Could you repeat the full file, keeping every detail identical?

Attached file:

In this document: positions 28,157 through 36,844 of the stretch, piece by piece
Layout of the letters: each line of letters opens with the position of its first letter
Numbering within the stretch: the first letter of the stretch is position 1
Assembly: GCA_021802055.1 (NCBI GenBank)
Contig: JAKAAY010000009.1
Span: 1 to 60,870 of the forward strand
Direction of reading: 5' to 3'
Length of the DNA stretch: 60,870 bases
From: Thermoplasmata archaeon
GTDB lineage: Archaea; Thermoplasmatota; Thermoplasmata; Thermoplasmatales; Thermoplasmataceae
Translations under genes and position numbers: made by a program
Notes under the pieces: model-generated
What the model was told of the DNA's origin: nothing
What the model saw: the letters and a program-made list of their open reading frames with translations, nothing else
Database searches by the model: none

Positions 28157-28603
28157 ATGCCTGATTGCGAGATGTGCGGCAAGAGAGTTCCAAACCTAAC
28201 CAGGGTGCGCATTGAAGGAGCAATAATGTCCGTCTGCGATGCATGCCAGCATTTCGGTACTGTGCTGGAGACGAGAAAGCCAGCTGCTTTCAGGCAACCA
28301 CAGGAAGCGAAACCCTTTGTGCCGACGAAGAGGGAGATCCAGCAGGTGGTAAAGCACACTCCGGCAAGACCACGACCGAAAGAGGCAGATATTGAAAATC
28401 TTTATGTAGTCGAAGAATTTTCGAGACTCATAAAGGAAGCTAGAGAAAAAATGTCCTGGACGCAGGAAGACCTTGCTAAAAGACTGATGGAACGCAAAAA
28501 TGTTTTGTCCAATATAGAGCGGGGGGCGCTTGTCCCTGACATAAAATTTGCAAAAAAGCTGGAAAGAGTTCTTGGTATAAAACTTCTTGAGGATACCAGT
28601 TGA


In this document: positions 28,157 through 36,844 of the stretch, piece by piece
Layout of the letters: each line of letters opens with the position of its first letter
Numbering within the stretch: the first letter of the stretch is position 1
Assembly: GCA_021802055.1 (NCBI GenBank)
Contig: JAKAAY010000009.1
Span: 1 to 60,870 of the forward strand
Direction of reading: 5' to 3'
Length of the DNA stretch: 60,870 bases
From: Thermoplasmata archaeon
GTDB lineage: Archaea; Thermoplasmatota; Thermoplasmata; Thermoplasmatales; Thermoplasmataceae
Translations under genes and position numbers: made by a program
Notes under the pieces: model-generated
What the model was told of the DNA's origin: nothing
What the model saw: the letters and a program-made list of their open reading frames with translations, nothing else
Database searches by the model: none

Positions 28157-28603
28157 ATGCCTGATTGCGAGATGTGCGGCAAGAGAGTTCCAAACCTAAC
28201 CAGGGTGCGCATTGAAGGAGCAATAATGTCCGTCTGCGATGCATGCCAGCATTTCGGTACTGTGCTGGAGACGAGAAAGCCAGCTGCTTTCAGGCAACCA
28301 CAGGAAGCGAAACCCTTTGTGCCGACGAAGAGGGAGATCCAGCAGGTGGTAAAGCACACTCCGGCAAGACCACGACCGAAAGAGGCAGATATTGAAAATC
28401 TTTATGTAGTCGAAGAATTTTCGAGACTCATAAAGGAAGCTAGAGAAAAAATGTCCTGGACGCAGGAAGACCTTGCTAAAAGACTGATGGAACGCAAAAA
28501 TGTTTTGTCCAATATAGAGCGGGGGGCGCTTGTCCCTGACATAAAATTTGCAAAAAAGCTGGAAAGAGTTCTTGGTATAAAACTTCTTGAGGATACCAGT
28601 TGA